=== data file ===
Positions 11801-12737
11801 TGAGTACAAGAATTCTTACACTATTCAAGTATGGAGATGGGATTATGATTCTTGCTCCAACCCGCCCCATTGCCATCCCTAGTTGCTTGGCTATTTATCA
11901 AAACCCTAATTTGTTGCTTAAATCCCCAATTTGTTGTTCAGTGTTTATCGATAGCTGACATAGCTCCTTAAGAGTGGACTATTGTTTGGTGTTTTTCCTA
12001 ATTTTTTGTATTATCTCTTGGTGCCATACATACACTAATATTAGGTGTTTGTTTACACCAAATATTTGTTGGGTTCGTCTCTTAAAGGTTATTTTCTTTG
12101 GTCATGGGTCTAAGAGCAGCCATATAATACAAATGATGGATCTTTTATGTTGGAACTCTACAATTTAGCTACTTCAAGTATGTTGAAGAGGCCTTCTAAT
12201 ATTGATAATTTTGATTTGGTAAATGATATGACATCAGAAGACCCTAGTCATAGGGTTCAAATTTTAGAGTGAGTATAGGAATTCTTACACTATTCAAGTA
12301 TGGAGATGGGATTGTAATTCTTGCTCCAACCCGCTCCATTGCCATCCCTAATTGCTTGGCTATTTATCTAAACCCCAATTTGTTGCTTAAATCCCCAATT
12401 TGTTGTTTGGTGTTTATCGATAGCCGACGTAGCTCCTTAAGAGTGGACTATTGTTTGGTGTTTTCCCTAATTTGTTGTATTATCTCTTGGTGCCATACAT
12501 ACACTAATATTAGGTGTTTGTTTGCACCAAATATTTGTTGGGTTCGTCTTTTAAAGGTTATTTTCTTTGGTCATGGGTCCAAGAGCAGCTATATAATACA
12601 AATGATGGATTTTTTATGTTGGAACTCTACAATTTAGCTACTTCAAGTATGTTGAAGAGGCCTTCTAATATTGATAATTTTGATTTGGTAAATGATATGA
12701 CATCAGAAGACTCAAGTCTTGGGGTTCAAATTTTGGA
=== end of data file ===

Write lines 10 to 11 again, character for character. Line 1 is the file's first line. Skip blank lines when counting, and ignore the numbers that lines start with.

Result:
12601 AATGATGGATTTTTTATGTTGGAACTCTACAATTTAGCTACTTCAAGTATGTTGAAGAGGCCTTCTAATATTGATAATTTTGATTTGGTAAATGATATGA
12701 CATCAGAAGACTCAAGTCTTGGGGTTCAAATTTTGGA